Should I be Worried About the Stability of the Company I Work For?

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    Oct 17, 2013 1:51 AM GMT
    I'm a bit worried about the stability of the company I work for and need some input since there might be some warning signs that the bottom might fall out from beneath everyone (or maybe not hopefully) which is interesting since it's been around for a few decades and is medium in size.

    Yesterday the paycheck were late for the second time this year due to not taking Columbus Day into account for payroll which in and of itself is not good because it could signal the business is financially struggling. Today my boss announced he is leaving at the end of the year which caught me off guard since it seemed sudden and there were no signs before hand.

    These kind of things happen usually before the company announces layoffs or goes out of business; which have me polishing up my resume.

    Should I be worried though? It's true no job in this economy is really that stable but in my mind I'm wondering if I should take this announcement as a subtle hint that something bigger might be around the corner...
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    Oct 17, 2013 2:08 AM GMT
    Erobert saidI'm a bit worried about the stability of the company I work for and need some input since there might be some warning signs that the bottom might fall out from beneath everyone...

    orrin_hatchs_tough_love_for_losers-460x3

    Seriously, what kind of company is it, and do you have access to the annual financial statement? Anything available about them online?
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    Oct 17, 2013 2:09 AM GMT
    No, you should not be worried. You should be prepared.
    You're smart enough to see the signs.
    Start looking around. You don't have to accept any job unless you have to or want to.
    I just left a company last month that still owes me two months salary.
    We don't even know where the boss is.
  • cowboyathlete

    Posts: 1346

    Oct 17, 2013 2:09 AM GMT
    I would brush up my resume and start looking immediately, just to be safe.
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    Oct 17, 2013 2:12 AM GMT
    JohnSpotter saidNo, you should not be worried. You should be prepared.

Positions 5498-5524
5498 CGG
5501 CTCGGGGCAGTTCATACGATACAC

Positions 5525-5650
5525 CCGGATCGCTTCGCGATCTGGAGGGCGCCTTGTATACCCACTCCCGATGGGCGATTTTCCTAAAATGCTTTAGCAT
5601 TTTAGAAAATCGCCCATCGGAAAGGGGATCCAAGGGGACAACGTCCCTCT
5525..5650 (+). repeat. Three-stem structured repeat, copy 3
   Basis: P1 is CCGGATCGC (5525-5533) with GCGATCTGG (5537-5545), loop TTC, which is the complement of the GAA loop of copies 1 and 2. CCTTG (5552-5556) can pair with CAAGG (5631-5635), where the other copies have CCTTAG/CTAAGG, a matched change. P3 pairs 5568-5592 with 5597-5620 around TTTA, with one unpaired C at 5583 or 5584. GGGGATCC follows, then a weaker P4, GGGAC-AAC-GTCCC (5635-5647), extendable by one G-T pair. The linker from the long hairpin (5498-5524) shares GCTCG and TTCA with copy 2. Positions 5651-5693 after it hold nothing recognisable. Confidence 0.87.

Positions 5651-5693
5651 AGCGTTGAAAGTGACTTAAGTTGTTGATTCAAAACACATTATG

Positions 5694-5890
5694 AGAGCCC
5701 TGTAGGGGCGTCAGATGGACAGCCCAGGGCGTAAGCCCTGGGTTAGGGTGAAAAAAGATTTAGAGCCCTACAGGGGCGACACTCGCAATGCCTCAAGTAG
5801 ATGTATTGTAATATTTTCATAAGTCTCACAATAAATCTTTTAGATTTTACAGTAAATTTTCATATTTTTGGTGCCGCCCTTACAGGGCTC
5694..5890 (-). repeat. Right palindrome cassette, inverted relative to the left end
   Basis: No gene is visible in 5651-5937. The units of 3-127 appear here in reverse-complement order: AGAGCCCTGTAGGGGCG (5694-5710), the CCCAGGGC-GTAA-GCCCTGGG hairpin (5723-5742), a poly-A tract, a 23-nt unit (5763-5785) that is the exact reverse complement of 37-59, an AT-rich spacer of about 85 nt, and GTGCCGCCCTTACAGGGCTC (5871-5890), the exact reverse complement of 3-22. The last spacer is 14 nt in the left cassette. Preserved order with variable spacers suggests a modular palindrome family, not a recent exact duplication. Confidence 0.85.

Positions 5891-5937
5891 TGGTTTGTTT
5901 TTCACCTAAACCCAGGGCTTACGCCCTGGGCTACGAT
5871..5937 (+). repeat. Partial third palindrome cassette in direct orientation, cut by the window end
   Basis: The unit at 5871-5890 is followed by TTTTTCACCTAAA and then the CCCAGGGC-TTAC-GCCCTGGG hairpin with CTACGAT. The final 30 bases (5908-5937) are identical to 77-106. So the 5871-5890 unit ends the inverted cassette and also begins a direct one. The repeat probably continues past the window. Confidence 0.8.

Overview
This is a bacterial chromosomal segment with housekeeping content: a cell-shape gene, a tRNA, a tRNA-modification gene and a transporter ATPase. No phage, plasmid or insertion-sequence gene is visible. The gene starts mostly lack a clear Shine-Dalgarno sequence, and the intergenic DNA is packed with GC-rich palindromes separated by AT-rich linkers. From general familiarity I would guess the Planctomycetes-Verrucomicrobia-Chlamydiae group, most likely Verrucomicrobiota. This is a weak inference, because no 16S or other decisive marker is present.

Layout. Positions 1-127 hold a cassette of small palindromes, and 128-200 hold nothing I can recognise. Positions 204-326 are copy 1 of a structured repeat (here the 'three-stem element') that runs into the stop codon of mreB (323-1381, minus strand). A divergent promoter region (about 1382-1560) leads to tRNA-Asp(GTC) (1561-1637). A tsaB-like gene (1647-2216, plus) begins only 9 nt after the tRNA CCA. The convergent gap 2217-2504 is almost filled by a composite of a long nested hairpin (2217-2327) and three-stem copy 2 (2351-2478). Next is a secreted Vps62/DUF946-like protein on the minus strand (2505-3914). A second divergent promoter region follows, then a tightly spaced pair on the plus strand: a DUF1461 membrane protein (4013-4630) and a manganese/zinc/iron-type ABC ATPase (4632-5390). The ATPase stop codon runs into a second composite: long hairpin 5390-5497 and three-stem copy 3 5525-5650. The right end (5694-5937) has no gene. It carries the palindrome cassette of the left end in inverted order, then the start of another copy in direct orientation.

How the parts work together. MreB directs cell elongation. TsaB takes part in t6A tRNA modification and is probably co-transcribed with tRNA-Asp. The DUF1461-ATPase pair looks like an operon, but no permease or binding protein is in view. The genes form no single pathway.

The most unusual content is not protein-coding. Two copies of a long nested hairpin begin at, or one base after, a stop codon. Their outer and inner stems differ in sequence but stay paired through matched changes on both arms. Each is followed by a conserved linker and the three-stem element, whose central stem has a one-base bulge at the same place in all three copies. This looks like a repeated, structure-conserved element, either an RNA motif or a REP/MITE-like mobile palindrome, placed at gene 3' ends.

You're smart enough to see the signs.


    Good advice, prepare for the worst expect the best.
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    Oct 17, 2013 2:18 AM GMT
    These can be warning signs, but people move jobs and your boss may have just found something better. Also, a delay in paychecks because of a holiday could have just been an innocent payroll error.

    However, if your company is losing clients/contracts or you find yourself without enough work to keep you busy or vendors are not getting paid on time, then you may have a problem.

    Usually you can get a good gauge of a company's fiscal health by looking at financial data. But if that is not available, do some internet research on your company's industry to see if the overall industry is in decline.

    If you have a good relationship with your boss, you can ask him what's going on and he may give you some inside information. Like everyone said, best be prepared so that you can transition quickly.

    On a side note, I work for the federal government and I am worried about the stability of my employer as well.
  • AMoonHawk

    Posts: 11406

    Oct 17, 2013 2:54 AM GMT
    Diversify ... nobody is ever safe ... never trust the company you work for ... they don't trust you ... and keep a journal and document everything and never be afraid to contact HR ... they would do it to you ... it's just business
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    Oct 17, 2013 4:55 AM GMT
    sunjbill said
    AMoonHawk saidDiversify ... nobody is ever safe ... never trust the company you work for ... they don't trust you ... and keep a journal and document everything and never be afraid to contact HR ... they would do it to you ... it's just business